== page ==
Preparing for Your First Postpartum Poo

mom holding stomach on toilet

Pooping for the first time after delivery stinks.

Jokes aside, many people find themselves anxious for their first postpartum bowel movement. It’s understandable! After all, delivering a baby causes a lot of sensitivity, soreness, and strain in the pelvic floor, and the horror stories from other mamas don’t help.

But there is no reason to panic! It’s okay to be a bit nervous, but we are here to support you and help you prepare for what to expect. From pain and constipation to everything in between, here’s our guide to help you survive that first postpartum poop:

Where the Problems Start

To set your expectations for the postpartum bathroom experience, it helps to understand how your body—particularly your GI tract—has changed during pregnancy. The hormonal and muscular changes of pregnancy and delivery significantly alter your digestive system's landscape.

The hormone progesterone is at its highest level by the time you give birth. And because it relaxes the muscles of the digestive tract and slows your digestion, this can cause discomfort, stomach aches, cramps, and notably, constipation. 

The physical and emotional stresses of labor, delivery, and the early days after birth also trigger an increase in cortisol, which can also affect how often you go. 

Your abdominal muscles are important for “bearing down” to pass a bowel movement. But over the last nine months, those muscles have been stretched to accommodate your growing baby. This can lead to abdominal pain, weakening, and soreness after birth, causing these muscles to be less effective when you’re trying to poop. If you’re already constipated from pain medications or iron supplements you received in the hospital, you may struggle even more.

Vaginal birth can put your pelvic floor through a lot (but you don’t need us to tell you that). As a result, bathroom breaks will feel much more sensitive than they did before birth, and this can be especially noticeable during the all-important number two.

Hemorrhoids and wounds from perineal tears can also compound to worsen issues. Keeping up on your hydration and ensuring proper nutrition become very important at this time for smoothing out this admittedly uncomfortable post-birth conquest.

Why Number Two Is Important, Too

Our most important recommendation for new moms tackling the bathroom beast: Monitor all your attempts to poop, even if they aren’t ultimately successful. Over half of all new moms experience postpartum constipation, so remember that if you can’t get things going, you aren’t alone!

If you haven't had a bowel movement by the fourth day after delivery, or if you feel extreme discomfort, contact your health care professional. You and your healthcare team should address persistent constipation sooner rather than later so it doesn't lead to a more concerning medical complication.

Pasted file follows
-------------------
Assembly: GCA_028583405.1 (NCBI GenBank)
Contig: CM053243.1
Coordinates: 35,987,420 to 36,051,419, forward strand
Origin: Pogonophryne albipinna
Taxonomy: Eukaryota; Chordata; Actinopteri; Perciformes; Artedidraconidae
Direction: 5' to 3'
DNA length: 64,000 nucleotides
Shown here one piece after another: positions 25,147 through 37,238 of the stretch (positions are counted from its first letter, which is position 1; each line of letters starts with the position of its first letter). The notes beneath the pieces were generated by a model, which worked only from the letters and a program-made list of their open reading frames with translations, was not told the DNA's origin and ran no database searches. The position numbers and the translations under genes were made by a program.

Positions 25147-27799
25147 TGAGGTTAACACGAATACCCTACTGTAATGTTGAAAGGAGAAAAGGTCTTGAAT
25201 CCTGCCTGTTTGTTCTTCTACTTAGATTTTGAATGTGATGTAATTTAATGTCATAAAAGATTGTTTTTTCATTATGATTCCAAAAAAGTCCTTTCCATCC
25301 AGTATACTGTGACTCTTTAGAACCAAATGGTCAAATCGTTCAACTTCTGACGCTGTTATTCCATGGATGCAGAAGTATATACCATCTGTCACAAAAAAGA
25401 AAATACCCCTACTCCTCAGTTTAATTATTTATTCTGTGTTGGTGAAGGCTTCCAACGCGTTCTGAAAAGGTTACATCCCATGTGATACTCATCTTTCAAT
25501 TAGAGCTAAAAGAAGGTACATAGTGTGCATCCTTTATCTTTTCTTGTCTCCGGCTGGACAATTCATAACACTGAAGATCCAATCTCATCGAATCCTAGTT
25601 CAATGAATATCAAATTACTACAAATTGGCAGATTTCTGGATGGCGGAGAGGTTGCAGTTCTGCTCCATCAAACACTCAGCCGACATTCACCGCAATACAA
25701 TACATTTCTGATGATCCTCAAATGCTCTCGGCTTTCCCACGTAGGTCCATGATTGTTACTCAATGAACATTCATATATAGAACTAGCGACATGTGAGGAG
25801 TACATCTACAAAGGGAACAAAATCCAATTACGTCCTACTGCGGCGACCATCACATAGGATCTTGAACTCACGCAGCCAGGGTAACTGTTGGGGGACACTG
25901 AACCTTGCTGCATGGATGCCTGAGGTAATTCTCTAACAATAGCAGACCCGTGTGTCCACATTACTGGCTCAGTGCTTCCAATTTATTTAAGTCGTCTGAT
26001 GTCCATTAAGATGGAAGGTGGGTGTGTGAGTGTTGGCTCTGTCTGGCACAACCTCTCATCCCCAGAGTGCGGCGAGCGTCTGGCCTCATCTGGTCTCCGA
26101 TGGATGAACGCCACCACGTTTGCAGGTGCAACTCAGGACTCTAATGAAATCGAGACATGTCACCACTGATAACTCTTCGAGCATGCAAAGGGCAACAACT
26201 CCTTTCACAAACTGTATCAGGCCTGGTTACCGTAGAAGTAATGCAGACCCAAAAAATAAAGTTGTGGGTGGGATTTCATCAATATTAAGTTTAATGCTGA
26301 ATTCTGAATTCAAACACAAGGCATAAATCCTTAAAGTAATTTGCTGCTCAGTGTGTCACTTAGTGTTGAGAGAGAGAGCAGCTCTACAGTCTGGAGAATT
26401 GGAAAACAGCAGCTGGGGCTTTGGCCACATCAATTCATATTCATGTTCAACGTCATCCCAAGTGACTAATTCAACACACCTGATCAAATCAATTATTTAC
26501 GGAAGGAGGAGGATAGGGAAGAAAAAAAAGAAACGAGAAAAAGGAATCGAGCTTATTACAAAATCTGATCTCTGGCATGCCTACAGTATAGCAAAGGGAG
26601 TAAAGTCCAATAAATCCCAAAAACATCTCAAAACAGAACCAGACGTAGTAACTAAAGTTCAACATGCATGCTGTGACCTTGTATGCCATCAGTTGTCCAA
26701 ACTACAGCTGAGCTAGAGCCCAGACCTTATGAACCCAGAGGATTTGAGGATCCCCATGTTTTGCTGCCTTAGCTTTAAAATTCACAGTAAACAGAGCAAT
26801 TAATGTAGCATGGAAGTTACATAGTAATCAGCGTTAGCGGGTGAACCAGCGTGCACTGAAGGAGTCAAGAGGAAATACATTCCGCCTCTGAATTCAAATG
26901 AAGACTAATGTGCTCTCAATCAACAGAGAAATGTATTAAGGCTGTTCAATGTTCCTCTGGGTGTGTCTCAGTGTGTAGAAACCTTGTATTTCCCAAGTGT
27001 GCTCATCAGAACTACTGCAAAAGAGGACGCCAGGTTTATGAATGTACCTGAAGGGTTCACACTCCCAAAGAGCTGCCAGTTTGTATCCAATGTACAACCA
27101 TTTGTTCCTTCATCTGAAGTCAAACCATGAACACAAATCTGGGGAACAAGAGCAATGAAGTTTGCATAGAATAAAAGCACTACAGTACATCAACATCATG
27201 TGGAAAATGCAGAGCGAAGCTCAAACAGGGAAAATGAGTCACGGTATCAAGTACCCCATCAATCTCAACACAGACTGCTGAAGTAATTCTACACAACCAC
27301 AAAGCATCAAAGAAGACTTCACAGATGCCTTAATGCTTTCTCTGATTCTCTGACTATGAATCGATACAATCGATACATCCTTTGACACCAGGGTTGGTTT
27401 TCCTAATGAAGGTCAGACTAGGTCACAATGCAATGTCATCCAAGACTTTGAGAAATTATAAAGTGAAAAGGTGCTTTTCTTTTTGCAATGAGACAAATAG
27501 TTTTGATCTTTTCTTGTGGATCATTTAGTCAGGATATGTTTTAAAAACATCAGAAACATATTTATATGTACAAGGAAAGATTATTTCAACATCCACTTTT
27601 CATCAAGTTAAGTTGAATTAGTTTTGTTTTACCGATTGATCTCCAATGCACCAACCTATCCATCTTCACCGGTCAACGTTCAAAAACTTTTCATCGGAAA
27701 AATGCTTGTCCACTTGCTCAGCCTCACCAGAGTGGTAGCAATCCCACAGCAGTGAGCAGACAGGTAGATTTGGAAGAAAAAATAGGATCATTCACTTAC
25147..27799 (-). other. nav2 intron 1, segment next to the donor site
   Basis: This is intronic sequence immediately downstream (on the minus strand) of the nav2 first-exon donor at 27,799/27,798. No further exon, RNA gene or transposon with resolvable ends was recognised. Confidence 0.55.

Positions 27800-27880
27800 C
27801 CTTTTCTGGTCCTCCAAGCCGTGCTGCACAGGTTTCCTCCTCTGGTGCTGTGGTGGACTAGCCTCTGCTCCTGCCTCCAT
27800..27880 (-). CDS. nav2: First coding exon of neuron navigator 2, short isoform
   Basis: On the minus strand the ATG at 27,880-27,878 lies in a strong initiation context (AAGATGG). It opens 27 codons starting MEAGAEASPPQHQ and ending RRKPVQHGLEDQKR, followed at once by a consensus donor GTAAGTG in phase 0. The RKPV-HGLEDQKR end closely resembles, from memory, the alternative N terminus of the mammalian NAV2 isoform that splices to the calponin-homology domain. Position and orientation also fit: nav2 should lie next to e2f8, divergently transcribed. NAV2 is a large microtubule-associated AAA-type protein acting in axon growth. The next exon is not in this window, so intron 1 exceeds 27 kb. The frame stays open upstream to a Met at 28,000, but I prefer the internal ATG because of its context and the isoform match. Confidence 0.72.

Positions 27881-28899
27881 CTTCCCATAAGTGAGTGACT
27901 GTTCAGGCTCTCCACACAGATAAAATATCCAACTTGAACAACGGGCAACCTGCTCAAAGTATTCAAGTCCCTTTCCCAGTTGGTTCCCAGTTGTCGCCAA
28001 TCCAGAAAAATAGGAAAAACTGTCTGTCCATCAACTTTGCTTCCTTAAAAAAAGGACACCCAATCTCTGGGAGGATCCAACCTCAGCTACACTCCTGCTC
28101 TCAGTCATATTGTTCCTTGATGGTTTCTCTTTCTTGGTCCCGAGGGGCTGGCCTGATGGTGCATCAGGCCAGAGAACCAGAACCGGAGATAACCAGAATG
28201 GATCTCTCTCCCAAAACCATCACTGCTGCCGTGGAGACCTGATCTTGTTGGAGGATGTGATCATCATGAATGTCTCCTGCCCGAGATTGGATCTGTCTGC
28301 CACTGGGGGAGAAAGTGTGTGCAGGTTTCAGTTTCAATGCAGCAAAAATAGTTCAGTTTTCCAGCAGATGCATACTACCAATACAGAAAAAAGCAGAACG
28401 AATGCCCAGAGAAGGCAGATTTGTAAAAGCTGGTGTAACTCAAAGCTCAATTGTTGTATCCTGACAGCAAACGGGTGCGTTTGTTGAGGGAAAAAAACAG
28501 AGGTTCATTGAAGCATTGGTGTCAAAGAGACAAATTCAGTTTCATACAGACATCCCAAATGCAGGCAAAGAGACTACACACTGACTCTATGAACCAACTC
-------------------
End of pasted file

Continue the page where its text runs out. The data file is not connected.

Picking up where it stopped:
Monitoring your postpartum poops will also help you watch for signs of other possible complications. Stools that are bright red or black and tarry indicate possible internal bleeding and are a red flag: if you notice this, seek immediate medical attention.

Here are a few proactive steps you can take to promote healthier, more comfortable postpartum poops:

  • Increase water intake. Hydration is key for softer stools! Make sure you drink plenty of water (8-10 glasses a day!) to hydrate your body and help relieve constipation.
  • Eat high-fiber foods. You should also try to eat foods that are high in dietary fiber. Highly processed, refined foods tend to be higher in sugar and white flour, which can lead to harder stools and constipation. Incorporating fiber-rich foods (or even fiber supplements) aids in digestion and helps make your stools easier to pass.
  • Experiment with body positioning. Certain body positions can make it easier to pass stools! Some moms report more success when using a stool (like a Squatty Potty) or leaning forward.
  • Try stool softeners. Many postpartum people find that over-the-counter stool softeners help them beat postpartum constipation. Be sure to talk with your health care provider before starting any new medications or supplements.
  • Get some rest! While this is easier said than done when you have a newborn, rest is the body’s number one way to recover and rehabilitate. Getting enough sleep can help your digestive system get on the right track.
  • Move around. Light movement like walking can help jumpstart the digestive system. Be sure to talk to your doctor about what movement is right for you.
  • Try pelvic floor physical therapy. Pelvic physical therapy is invaluable for everyone who has given birth, even if constipation isn’t a major issue. For people struggling to poop after delivery, pelvic PTs can help you find pain relief and retrain the muscles you use for an effective bowel movement. Pelvic physical therapists are in high demand, so booking a postpartum check-up before birth will make it easier to get help when you need it most.